Data were expressed as means ± standard error of the mean (SEM). Treatments were compared using a one-way variance analysis (ANOVA) followed by Fisher-protected, planned contrasts. The first effect of being identified was if SI differed from SH. Subsequently, we estimated the ability of each treatment to reverse the SI-induced alterations. Thus, the second comparison was between SI and FLX, PE, and EE. Eta-squared coefficients (η2) were obtained for each comparison to estimate the size effects per treatment, behavioral domain, and test. Subsequently, we estimated the efficacy of each treatment relative to FLX, which was expressed as ratios. The body weight was included as a covariate into an ANCOVA analysis of sucrose consumption and preference. In all statistical analyses, the significance was defined as p < 0.05.

Results

Body Weight

As groups were counterbalanced according to body weight, no significant differences were observed at the baseline level (PND 30) (Figure 1B). After 30 days of housing (PND 60), body weight was descriptively higher (4.5%) in SI rats than in SH counterparts, without reaching the significance level (Figure 1B). At PND 93, body weight continued to be descriptively higher in SI than in SH rats (4%). When comparing the treatments, FLX did not reduce body weight, with the mean values being almost the same between the two groups (Figure 1B). PE produced a non-significant reduction in body weight of 3.3%, whereas EE did reduce significantly this parameter in 7.2% (F(1,16)= 12.013, p= 0.003, η2 = 0.445) (Figure 1B). In terms of relative efficacy (Table 1), the effects of PE and EE on body weight were 8-and 45-folds higher than that for FLX, respectively.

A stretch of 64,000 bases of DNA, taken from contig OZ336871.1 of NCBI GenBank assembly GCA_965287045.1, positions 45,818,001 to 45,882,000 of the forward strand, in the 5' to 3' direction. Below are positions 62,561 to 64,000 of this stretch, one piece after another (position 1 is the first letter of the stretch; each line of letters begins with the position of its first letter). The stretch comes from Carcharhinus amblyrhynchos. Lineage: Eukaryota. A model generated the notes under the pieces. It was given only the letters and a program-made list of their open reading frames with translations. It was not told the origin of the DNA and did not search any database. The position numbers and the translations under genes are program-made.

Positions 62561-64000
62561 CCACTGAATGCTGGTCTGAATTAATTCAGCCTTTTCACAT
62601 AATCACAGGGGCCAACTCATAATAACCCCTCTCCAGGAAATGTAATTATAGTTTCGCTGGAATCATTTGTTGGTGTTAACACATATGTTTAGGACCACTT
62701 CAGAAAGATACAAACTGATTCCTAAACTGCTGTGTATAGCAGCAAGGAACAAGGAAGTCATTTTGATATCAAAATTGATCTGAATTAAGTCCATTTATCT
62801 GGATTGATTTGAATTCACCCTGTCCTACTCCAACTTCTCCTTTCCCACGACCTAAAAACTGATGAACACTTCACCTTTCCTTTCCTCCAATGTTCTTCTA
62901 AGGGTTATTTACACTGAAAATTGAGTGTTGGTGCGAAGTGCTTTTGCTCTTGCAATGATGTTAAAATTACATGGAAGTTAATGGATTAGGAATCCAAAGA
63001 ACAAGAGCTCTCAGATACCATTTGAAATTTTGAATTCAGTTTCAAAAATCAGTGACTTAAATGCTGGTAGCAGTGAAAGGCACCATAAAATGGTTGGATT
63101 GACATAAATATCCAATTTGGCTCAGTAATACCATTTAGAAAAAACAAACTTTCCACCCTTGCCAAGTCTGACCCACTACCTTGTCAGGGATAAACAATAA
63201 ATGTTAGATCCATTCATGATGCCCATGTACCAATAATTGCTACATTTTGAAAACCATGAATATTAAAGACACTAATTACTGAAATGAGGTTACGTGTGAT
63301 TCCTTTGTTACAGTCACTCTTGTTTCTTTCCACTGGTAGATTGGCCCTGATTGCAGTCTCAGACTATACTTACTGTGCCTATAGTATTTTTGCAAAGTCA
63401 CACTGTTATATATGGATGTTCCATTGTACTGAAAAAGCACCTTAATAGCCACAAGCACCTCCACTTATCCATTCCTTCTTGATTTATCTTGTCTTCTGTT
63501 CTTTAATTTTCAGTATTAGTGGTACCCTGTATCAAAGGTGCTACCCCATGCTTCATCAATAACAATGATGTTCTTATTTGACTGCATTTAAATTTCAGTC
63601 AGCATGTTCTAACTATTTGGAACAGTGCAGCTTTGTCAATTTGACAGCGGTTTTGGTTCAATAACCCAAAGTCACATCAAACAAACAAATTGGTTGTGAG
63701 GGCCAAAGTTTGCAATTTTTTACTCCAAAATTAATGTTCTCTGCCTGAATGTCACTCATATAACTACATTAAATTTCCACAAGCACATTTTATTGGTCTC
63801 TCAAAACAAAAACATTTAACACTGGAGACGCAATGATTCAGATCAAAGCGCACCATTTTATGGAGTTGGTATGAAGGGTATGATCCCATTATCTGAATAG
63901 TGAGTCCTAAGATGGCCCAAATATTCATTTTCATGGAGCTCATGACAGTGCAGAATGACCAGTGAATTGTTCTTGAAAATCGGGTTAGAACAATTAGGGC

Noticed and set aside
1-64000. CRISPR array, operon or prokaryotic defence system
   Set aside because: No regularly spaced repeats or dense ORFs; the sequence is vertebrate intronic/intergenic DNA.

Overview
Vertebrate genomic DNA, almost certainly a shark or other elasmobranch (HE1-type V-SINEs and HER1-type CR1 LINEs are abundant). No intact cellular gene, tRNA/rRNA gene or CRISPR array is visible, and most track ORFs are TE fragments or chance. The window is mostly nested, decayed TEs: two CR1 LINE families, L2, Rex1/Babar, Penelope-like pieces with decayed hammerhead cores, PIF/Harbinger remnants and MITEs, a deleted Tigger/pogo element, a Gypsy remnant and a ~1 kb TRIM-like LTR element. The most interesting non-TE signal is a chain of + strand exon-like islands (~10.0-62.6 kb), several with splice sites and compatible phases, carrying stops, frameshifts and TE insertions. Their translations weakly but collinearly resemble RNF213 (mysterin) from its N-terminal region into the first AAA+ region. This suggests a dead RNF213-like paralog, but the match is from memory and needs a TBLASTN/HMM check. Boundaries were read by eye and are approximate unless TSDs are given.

TABLE 1
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Table 1 Effects sizes and efficacy per treatment and variable.

OFT

Locomotor activity was significantly higher in SI rats than in SH counterparts (F(1,17)= 4.616, p= 0.047, η2 = 0.224) (Figure 1C), whereas only the EE was able to restore it at the level of the SH group (F(1,16)= 11.924, p= 0.004, η2 = 0.443). No between-groups differences on rearing and grooming were detected (Figure 1C). As shown in Table 1, the effect of EE on SI-induced hyperlocomotion was 22-folds higher than that in FLX. The non-significant size effect of FLX relative to SI was only 2%, whereas for EE, it was 44%. PE produced a non-significant reduction in locomotion, which was 7.5-folds higher than that for FLX.

SPT

SI increased significantly the sucrose intake (F(1,17)= 8.023, p= 0.0001, η2 = 0.464) as compared with SH (Figure 1D). All treatments were effective in reducing the SI-induced increases in sucrose consumption, with EE (F(1,16)= 25.600, p= 0.0001, η2 = 0.631) showing the largest size effect followed by PE (F(1,17)= 20.663, p= 0.0001, η2 = 0.579), and FLX (F(1,16)= 4.974, p= 0.041, η2 = 0.249). As there were differences in body weight, sucrose consumption was corrected accordingly. After doing the correction either with an index (F(4,37)= 4.153, p= 0.007, η2 = 0.310) or with an ANCOVA analysis (F(4,36)= 6.000, p= 0.001, η2 = 0.400), the significant differences among groups remained quite similar (all p-values< 0.05) (data not shown). SI showed no effects on water intake or sucrose preference. FLX had no effects on sucrose preference, whereas PE reduced it marginally (p= 0.07). Only the EE was able to reduce significantly the sucrose preference (F(1,16)= 14.780, p= 0.002, η2 = 0.496) (Figure 1D). After the ANOVA, such differences were still significant (F(1,14)= 7.602, p= 0.015, η2 = 0.352). In general, the ability of EE and PE to reverse the effects of SI on sucrose consumption was 2.5- and 2.3-folds higher than that for FLX, respectively (Table 1).